Determinants of private investment: a cross-regional empirical investigation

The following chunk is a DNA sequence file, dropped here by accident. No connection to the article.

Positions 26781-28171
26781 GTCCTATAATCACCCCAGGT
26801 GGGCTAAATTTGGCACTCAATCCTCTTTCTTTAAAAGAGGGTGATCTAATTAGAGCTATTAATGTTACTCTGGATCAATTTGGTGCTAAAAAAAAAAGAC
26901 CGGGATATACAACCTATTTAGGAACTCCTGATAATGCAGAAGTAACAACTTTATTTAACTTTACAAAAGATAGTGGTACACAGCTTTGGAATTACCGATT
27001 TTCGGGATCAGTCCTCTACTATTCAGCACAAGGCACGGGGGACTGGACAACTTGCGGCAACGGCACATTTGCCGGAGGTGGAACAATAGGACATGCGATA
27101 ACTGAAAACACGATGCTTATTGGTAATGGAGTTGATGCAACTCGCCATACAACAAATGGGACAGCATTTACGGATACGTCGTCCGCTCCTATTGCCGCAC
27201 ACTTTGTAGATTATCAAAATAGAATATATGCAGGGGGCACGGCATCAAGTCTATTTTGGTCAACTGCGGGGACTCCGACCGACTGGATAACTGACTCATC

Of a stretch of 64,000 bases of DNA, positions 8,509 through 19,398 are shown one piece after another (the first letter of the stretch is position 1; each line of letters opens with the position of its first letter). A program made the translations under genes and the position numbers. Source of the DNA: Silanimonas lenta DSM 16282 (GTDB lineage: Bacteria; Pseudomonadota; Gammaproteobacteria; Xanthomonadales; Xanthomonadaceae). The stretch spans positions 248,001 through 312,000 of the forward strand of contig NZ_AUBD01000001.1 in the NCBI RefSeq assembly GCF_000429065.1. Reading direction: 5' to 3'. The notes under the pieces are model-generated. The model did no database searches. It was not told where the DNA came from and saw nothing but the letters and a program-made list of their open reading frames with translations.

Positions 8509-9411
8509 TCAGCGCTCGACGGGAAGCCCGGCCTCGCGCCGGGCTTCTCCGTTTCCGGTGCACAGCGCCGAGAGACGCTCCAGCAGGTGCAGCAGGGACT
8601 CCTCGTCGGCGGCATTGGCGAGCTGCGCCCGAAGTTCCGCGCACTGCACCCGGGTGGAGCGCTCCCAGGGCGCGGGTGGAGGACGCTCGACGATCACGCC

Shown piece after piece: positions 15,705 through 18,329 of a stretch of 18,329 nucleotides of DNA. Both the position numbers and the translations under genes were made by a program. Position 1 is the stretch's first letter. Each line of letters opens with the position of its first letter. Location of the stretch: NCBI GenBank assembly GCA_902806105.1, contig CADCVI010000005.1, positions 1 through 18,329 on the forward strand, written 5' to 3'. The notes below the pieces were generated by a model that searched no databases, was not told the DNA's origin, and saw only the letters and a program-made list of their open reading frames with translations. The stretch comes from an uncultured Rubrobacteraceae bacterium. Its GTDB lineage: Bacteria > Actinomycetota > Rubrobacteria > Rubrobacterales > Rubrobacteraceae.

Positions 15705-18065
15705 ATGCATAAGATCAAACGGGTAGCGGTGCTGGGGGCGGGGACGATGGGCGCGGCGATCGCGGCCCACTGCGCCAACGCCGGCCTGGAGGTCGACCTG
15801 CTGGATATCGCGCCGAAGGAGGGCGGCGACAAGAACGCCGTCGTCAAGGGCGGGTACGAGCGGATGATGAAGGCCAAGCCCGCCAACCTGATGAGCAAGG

This study investigates the determinants of private investment in Asia, Sub-Saharan Africa (SSA), and Latin America with panel data for the period 1975-1992. Econometric tests indicated a preference for the random effects estimation procedure over other alternatives. The results, with pooled data for all the 31 countries in the sample, confirm some results found elsewhere in the empirical literature. Namely, private investment in developing countries is stimulated by real GDP growth, increases in government investment, improvements in financial intermediation, reductions in credit to the government, and declines in world interest rates. Another interesting result relates to the important role played by educational development in stimulating private investment. Nevertheless, statistically significant adverse effects of external debt on private investment found by other studies could not be confirmed by this study. In addition, the results for the full sample of countries are by no means common across the regions. While real GDP growth stimulated private investment in Asia and Latin America, its effect was not significant in SSA. Also, while government investment stimulated private investment in SSA, it had the opposite effect in Asia and Latin America. In addition, private investment was stimulated by increases in private sector credit in Asia and SSA, but not in Latin America. Also, increases in credit to the government had significant adverse effects on private investment in SSA and Latin America. Further, the adverse effects of external shocks were statistically significant only in SSA, a result that confirms the view that the region is vulnerable to these shocks.
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